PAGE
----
Despite having similar names and a similar reliance on electricity, the Chevy Bolt and Volt are not at all the same car. To highlight the differences between these two vehicles, we compared them across several categories, allowing us to get a feel for the technology and features driving each model.
Now in its second generation, the Volt is a plug-in hybrid car equipped with a four-cylinder engine that takes over when the battery runs out of electricity. If you’re not sure which one to choose, read on for our Chevy Bolt vs. Volt comparison highlighting design, technology, performance, and safety.
An electric car is, by definition, a high-tech vehicle. To that end, even the base version of the Bolt comes with a 10.2-inch touchscreen integrated in the dashboard, Bluetooth connectivity, and Android Auto/Apple CarPlay compatibility. Music plays through a six-speaker sound system.
Chevrolet also bundles in a 4G LTE connection, though it’s only active if users pay extra for a data plan, and Chevrolet Connected Access, which gives the driver access to an array of useful information including vehicle diagnostics and dealer maintenance notifications.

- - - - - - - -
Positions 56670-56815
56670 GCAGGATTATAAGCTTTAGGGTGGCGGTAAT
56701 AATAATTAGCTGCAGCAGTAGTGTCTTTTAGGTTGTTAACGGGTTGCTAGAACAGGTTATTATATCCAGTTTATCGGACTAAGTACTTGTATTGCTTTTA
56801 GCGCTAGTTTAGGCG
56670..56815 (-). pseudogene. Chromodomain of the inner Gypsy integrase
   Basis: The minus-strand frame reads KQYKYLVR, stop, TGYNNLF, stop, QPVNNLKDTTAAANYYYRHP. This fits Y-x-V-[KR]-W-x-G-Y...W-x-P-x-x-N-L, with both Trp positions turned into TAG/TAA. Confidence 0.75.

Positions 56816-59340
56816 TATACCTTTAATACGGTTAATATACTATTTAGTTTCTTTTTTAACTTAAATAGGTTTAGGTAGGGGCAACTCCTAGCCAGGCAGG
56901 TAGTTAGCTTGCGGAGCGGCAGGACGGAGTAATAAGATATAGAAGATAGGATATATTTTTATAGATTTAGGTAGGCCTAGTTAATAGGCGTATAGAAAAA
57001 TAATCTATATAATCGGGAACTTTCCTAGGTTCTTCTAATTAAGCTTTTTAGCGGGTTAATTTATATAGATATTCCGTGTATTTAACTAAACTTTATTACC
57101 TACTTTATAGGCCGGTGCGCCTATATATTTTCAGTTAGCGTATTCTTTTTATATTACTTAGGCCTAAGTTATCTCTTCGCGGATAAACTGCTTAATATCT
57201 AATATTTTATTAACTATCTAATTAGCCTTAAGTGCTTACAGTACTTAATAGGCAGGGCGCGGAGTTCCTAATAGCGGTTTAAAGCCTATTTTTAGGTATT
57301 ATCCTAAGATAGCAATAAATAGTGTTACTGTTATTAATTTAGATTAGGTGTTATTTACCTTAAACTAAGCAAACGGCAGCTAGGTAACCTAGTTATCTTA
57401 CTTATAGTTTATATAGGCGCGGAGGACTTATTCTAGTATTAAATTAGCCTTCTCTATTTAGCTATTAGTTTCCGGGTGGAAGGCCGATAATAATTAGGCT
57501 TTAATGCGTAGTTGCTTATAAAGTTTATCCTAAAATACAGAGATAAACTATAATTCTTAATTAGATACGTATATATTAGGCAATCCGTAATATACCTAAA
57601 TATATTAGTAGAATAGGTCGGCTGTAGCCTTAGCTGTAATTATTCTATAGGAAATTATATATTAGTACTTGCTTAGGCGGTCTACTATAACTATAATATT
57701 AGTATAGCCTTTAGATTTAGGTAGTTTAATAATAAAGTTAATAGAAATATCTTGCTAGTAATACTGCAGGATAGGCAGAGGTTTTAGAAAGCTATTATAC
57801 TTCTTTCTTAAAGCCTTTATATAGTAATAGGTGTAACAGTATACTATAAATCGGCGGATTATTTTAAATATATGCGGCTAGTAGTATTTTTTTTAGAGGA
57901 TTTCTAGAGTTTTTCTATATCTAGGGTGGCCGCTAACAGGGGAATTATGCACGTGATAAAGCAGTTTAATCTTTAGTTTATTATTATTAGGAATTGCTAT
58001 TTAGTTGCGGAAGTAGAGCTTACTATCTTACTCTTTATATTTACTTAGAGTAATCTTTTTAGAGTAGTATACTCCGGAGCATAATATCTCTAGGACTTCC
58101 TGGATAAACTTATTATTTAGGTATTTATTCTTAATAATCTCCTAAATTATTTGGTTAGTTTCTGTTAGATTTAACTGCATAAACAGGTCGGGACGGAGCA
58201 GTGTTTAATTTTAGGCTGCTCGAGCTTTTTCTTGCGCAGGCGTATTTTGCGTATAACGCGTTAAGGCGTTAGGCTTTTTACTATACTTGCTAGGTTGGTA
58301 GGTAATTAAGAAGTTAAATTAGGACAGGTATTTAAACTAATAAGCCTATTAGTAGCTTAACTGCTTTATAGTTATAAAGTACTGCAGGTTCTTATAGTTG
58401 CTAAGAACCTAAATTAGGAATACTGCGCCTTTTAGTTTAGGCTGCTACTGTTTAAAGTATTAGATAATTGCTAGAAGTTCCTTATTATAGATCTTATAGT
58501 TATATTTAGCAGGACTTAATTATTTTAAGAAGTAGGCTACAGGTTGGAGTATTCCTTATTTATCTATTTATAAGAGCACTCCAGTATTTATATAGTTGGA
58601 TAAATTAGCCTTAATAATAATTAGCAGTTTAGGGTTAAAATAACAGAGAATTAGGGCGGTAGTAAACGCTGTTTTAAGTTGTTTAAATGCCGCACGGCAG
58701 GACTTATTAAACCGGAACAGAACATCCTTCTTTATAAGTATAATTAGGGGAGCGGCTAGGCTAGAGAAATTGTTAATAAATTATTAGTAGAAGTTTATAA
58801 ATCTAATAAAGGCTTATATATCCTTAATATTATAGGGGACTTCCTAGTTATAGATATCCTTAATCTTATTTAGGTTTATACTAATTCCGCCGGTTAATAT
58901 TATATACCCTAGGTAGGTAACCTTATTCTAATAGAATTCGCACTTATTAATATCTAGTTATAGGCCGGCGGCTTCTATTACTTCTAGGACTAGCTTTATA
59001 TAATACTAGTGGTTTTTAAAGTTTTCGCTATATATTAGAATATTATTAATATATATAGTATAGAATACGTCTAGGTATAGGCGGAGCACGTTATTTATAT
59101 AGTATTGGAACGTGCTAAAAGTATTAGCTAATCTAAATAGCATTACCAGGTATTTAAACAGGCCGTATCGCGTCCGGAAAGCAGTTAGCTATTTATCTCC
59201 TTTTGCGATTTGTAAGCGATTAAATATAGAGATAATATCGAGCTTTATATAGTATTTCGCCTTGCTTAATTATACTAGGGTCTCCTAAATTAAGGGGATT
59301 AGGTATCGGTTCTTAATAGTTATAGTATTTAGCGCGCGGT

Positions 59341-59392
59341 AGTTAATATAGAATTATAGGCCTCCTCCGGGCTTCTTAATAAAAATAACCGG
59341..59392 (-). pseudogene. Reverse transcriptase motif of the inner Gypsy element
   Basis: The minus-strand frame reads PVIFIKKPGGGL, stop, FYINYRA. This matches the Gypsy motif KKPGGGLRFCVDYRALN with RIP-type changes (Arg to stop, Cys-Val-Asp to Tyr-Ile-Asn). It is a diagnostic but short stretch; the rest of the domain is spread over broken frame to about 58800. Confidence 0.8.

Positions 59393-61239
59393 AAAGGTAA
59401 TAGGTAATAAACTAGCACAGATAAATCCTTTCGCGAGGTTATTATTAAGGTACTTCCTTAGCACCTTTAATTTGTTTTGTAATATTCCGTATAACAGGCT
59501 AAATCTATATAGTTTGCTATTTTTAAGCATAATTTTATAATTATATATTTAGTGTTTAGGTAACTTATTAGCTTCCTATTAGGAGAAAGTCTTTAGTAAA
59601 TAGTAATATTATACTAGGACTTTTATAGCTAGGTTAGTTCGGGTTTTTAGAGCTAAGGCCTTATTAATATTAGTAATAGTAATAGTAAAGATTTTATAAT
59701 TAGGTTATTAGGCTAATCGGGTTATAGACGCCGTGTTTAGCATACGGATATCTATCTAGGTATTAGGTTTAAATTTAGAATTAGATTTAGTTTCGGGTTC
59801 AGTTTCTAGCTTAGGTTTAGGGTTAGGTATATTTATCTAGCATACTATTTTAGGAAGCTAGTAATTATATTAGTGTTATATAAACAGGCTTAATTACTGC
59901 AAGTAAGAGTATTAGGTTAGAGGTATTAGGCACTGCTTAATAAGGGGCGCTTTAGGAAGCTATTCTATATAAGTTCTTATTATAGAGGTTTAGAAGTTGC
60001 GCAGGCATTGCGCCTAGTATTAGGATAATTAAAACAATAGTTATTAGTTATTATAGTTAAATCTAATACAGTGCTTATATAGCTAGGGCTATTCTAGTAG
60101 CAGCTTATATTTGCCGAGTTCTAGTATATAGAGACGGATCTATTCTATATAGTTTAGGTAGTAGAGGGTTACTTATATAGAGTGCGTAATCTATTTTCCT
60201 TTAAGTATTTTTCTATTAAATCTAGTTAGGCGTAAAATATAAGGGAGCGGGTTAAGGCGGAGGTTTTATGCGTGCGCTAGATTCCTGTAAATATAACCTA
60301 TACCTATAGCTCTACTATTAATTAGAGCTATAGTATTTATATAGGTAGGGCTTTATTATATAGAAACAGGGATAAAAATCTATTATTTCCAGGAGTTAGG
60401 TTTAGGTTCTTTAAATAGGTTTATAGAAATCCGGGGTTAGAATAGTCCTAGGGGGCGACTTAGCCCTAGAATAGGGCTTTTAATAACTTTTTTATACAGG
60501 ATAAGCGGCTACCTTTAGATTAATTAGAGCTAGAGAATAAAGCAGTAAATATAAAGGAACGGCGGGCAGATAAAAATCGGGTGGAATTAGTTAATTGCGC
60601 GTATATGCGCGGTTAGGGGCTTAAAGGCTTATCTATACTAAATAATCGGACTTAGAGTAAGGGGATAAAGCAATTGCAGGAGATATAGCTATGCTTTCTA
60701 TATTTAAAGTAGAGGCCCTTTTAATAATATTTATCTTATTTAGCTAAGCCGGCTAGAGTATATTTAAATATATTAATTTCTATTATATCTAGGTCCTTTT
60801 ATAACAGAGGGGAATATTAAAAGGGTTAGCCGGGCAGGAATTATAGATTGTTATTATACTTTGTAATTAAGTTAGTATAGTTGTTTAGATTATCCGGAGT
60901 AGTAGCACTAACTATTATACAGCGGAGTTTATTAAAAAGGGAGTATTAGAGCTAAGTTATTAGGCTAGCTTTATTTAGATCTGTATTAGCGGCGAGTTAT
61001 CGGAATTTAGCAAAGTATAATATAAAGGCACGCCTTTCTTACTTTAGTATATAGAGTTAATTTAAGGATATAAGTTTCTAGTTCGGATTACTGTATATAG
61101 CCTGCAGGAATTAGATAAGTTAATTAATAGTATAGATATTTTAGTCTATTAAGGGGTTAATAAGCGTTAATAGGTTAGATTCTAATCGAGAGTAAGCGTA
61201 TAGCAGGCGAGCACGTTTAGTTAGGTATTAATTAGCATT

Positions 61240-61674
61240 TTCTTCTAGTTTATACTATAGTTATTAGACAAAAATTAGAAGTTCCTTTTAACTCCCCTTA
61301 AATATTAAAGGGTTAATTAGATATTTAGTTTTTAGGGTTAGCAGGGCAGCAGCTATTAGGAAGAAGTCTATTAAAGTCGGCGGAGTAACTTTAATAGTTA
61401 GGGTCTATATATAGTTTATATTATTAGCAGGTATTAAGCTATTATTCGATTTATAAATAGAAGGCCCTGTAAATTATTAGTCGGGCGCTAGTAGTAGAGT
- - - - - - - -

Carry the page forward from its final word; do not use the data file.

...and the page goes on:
The Volt offers the same level of standard equipment, though its touchscreen is a smaller eight-inch unit. In terms of tech features, both models stand proud near the top of their respective segments.
PERFORMANCE AND FUEL ECONOMY
All electric, the Bolt uses a 60-kWh lithium-ion battery pack and a 150-kW motor. In more familiar terms, the hatchback produces 200 horsepower and 266 pound-feet of torque. Its 3,580-pound weight makes it rather portly for a compact car, though it’s on the lighter side of the spectrum for an electric car. Chevrolet quotes a range of up to 238 miles but your mileage will vary depending on how you drive, where you live, and what you routinely carry.
Chevrolet quotes a range of up to 238 miles in the all-electric Bolt but your mileage will vary depending on how you drive, where you live, and what you routinely carry. The hybrid Volt provides a useful 420-mile range before needing to fill up or stop for a charge.
Charging times are ballpark estimates, too. Chevrolet says a full charge takes approximately nine hours when using a 240-volt home charger but about 24 hours when the Bolt draws electricity at the rate of four drivable miles per hour through a standard 120-volt outlet. Fast-charging stations can zap the battery pack with about 90 miles of range in 30 minutes.
The main part of the Volt’s plug-in hybrid drivetrain consists of a pair of electric motors that jointly deliver 149 hp and 294 lb-ft. of torque to the front wheels. They draw electricity from a 18.4-kWh lithium-ion battery pack that stores enough juice to power the car for up to 53 miles. If your commute is shorter than that, you could theoretically never have to put gasoline in it.
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For more view Source: Chevy Bolt vs. Volt: Chevrolet’s electrified models explained